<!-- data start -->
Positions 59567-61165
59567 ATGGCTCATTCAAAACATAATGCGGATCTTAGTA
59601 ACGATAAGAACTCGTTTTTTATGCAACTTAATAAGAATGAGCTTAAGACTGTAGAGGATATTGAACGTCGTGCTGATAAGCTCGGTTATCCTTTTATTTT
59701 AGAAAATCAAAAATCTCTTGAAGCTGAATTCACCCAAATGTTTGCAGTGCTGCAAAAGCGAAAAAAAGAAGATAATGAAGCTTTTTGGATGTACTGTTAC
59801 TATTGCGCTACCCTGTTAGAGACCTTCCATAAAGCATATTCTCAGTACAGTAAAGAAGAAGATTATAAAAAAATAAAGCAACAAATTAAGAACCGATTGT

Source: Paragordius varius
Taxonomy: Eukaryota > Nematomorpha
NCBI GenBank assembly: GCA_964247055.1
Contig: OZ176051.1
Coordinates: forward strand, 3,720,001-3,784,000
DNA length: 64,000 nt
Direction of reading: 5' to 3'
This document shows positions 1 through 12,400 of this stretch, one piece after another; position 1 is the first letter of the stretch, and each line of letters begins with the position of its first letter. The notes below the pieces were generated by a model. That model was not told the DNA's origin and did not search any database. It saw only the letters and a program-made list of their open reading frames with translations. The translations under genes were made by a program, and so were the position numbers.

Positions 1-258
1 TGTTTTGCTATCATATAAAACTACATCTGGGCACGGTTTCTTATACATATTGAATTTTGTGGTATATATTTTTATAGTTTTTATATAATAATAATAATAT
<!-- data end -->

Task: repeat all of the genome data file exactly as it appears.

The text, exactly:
Positions 59567-61165
59567 ATGGCTCATTCAAAACATAATGCGGATCTTAGTA
59601 ACGATAAGAACTCGTTTTTTATGCAACTTAATAAGAATGAGCTTAAGACTGTAGAGGATATTGAACGTCGTGCTGATAAGCTCGGTTATCCTTTTATTTT
59701 AGAAAATCAAAAATCTCTTGAAGCTGAATTCACCCAAATGTTTGCAGTGCTGCAAAAGCGAAAAAAAGAAGATAATGAAGCTTTTTGGATGTACTGTTAC
59801 TATTGCGCTACCCTGTTAGAGACCTTCCATAAAGCATATTCTCAGTACAGTAAAGAAGAAGATTATAAAAAAATAAAGCAACAAATTAAGAACCGATTGT

Source: Paragordius varius
Taxonomy: Eukaryota > Nematomorpha
NCBI GenBank assembly: GCA_964247055.1
Contig: OZ176051.1
Coordinates: forward strand, 3,720,001-3,784,000
DNA length: 64,000 nt
Direction of reading: 5' to 3'
This document shows positions 1 through 12,400 of this stretch, one piece after another; position 1 is the first letter of the stretch, and each line of letters begins with the position of its first letter. The notes below the pieces were generated by a model. That model was not told the DNA's origin and did not search any database. It saw only the letters and a program-made list of their open reading frames with translations. The translations under genes were made by a program, and so were the position numbers.

Positions 1-258
1 TGTTTTGCTATCATATAAAACTACATCTGGGCACGGTTTCTTATACATATTGAATTTTGTGGTATATATTTTTATAGTTTTTATATAATAATAATAATAT